Intestinal Microbiota May Potentially Serve as Therapeutic Target in PAH

A growing amount of data are pointing to intestinal microbiota playing a key role in pulmonary arterial hypertension (PAH), wrote researchers of a new paper, published in Frontiers in Cellular and Infection Microbiology. They note that targeting intestinal microbiota may have potential in complementing targeted vasodilation treatments for the condition.

With mounting evidence that modifying the gut microbiota can hinder the progression of various chronic diseases, such as metabolic diseases and cardiovascular diseases, intestinal flora has been suggested as a potential treatment target for PAH. According to the researchers, diet, antibiotics, probiotics, or fecal microbiota transplantation may be effective in this condition as various factors ranging from age to drugs can affect the microbiota.

In their paper, the researchers wrote that while there is a lack of direct data solidifying the connection between gut microbiota and PAH, gut dysbiosis generates pathophysiological changes that are similar to those of PAH. The group added that perivascular inflammatory infiltration is a key feature of pulmonary arterial lesions, suggesting that immune dysregulation leads to vascular remodeling in the disease.

“Although limited to rare human studies, convincing animal data linking gut dysbiosis to PAH have been available,” wrote the researchers.“Gut microbiota can modulate the host’s immune condition, and alterations of gut microbiota composition and the activation of inflammation support that gut dysbiosis involves in the inflammation process of PAH. Meanwhile, PAH is a complex clinical syndrome and gut dysbiosis may be a concomitant symptom of RHF or other pathogenic factors.”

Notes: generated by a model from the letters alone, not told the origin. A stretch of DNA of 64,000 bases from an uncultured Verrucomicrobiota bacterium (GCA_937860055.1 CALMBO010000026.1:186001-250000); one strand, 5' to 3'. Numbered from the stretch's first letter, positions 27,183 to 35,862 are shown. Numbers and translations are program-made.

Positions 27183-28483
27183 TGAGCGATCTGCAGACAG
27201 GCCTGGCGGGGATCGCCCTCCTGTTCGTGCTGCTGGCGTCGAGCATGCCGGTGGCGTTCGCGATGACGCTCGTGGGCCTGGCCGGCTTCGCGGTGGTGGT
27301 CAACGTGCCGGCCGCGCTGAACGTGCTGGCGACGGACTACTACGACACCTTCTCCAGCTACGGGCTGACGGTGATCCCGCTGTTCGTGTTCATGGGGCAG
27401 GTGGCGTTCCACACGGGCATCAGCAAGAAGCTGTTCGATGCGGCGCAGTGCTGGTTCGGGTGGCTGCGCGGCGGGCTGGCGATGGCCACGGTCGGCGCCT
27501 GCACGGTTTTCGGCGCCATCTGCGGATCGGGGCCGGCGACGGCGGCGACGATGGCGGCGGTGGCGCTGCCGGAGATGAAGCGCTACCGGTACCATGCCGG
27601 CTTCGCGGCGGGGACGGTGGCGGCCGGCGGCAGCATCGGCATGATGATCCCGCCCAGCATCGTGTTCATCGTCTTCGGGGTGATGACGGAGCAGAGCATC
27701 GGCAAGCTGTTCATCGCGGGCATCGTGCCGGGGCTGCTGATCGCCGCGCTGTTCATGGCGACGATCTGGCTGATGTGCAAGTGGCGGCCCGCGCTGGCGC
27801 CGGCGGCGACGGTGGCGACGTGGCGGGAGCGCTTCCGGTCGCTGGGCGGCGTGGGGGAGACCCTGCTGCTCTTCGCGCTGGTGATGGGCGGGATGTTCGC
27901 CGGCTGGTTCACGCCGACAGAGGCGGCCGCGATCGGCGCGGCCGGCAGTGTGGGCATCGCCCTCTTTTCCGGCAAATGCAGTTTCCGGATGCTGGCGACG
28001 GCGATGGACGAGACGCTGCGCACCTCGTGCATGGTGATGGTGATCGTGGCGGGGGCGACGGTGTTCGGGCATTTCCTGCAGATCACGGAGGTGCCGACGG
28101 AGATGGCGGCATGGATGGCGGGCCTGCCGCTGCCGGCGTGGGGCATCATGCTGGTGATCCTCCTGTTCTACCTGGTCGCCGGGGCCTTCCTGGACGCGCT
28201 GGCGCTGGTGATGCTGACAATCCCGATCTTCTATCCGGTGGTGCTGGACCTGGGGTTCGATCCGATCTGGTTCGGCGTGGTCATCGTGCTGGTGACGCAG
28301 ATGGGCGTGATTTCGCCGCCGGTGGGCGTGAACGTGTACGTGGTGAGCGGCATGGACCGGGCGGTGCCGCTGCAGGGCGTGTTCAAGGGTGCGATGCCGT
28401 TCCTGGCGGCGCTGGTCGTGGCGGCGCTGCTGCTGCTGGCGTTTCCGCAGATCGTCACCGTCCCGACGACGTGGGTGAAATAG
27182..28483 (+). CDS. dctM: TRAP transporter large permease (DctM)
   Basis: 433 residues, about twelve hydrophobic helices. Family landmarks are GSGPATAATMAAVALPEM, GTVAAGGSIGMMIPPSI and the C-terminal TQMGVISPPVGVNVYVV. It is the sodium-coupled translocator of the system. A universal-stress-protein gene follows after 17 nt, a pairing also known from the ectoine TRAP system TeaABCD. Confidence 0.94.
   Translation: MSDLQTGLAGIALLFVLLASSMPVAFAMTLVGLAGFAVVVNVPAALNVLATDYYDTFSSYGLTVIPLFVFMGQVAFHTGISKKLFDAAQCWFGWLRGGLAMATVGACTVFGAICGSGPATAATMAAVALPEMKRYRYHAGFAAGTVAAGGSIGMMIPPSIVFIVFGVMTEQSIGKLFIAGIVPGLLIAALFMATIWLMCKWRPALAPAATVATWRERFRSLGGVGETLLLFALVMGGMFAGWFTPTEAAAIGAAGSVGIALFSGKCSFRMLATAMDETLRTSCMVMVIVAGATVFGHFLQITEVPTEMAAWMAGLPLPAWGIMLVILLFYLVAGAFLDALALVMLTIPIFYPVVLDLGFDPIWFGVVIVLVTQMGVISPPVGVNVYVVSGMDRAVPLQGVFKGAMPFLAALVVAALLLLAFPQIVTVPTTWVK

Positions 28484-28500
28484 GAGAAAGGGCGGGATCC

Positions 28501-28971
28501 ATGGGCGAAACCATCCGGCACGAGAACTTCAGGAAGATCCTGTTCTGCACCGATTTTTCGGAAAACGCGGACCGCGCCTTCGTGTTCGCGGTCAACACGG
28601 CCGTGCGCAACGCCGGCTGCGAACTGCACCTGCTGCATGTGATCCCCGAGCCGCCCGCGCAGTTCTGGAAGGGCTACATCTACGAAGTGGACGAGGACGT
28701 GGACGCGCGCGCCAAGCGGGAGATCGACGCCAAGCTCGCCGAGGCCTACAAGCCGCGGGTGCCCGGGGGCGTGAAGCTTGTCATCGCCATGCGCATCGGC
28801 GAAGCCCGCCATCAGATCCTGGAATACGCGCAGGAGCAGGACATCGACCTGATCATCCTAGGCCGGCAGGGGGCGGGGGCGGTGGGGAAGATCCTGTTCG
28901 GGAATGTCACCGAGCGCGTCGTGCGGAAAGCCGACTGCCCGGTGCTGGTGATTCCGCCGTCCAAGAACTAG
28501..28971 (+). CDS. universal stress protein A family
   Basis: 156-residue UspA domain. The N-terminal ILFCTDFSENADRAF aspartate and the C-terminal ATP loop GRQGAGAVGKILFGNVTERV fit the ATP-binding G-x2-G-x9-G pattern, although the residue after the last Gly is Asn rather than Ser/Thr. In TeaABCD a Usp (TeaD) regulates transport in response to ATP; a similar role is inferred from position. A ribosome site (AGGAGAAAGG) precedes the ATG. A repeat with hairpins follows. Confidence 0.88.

Recent data coming from animal and clinical research has suggested that gut dysbiosis plays a role in the inflammatory response seen in PAH as gut microbiota helps regulate immune response through the metabolism of endotoxin, short-chain fatty acids, tryptophan, and trimethylamine/trimethylamine N-oxide. Data has also shown that gut dysbiosis disrupts the gut barrier and migrates gut microbiota into circulation and by gut microbiota.

The researchers cited a murine study in which Monocrotaline-treated rats with PAH has significantly increased intestinal fibrosis, increased muscular thickness, decreased goblet cells, and shortened villus length. In the same rats, plasma intestinal fatty acid binding protein increased by 2.3 times compared with healthy rats.

“This intriguing study firstly identified that MCT-PAH is associated with impairment of intestinal barrier function and increased intestinal permeability. All these changes significantly affect the host–microbiota interaction, which may trigger a host immune response and destroy the homeostasis of the gut-lung axis,” detailed the researchers. “Furthermore, these pathological changes may also provide a suitable growth environment for pathogenic microbiota and produce a variety of pro-inflammatory substances, consequently affecting the development of PAH. However, these data need to be validated in more patients with PAH and animal models in the future.”

In cases of patients with right heart failure, previous research has shown that intestinal morphology and permeability are altered. Several studies have pointed to specific characteristics within the intestinal microbiome of patients with HF, including decreased intestinal microbial diversity, downregulation of important microflora, and overgrowth of intestinal pathogenic bacteria. These patients may exhibit intestinal wall thickening and wall edema, as well as impaired barrier function.

Reference

Qu P, Zhu T, Tan Z, Chen S, Fang Z. Role of gut microbiota in pulmonary arterial hypertension. Front Cell Infect Microbiol. Published online May 6, 2022. doi:10.3389/fcimb.2022.812303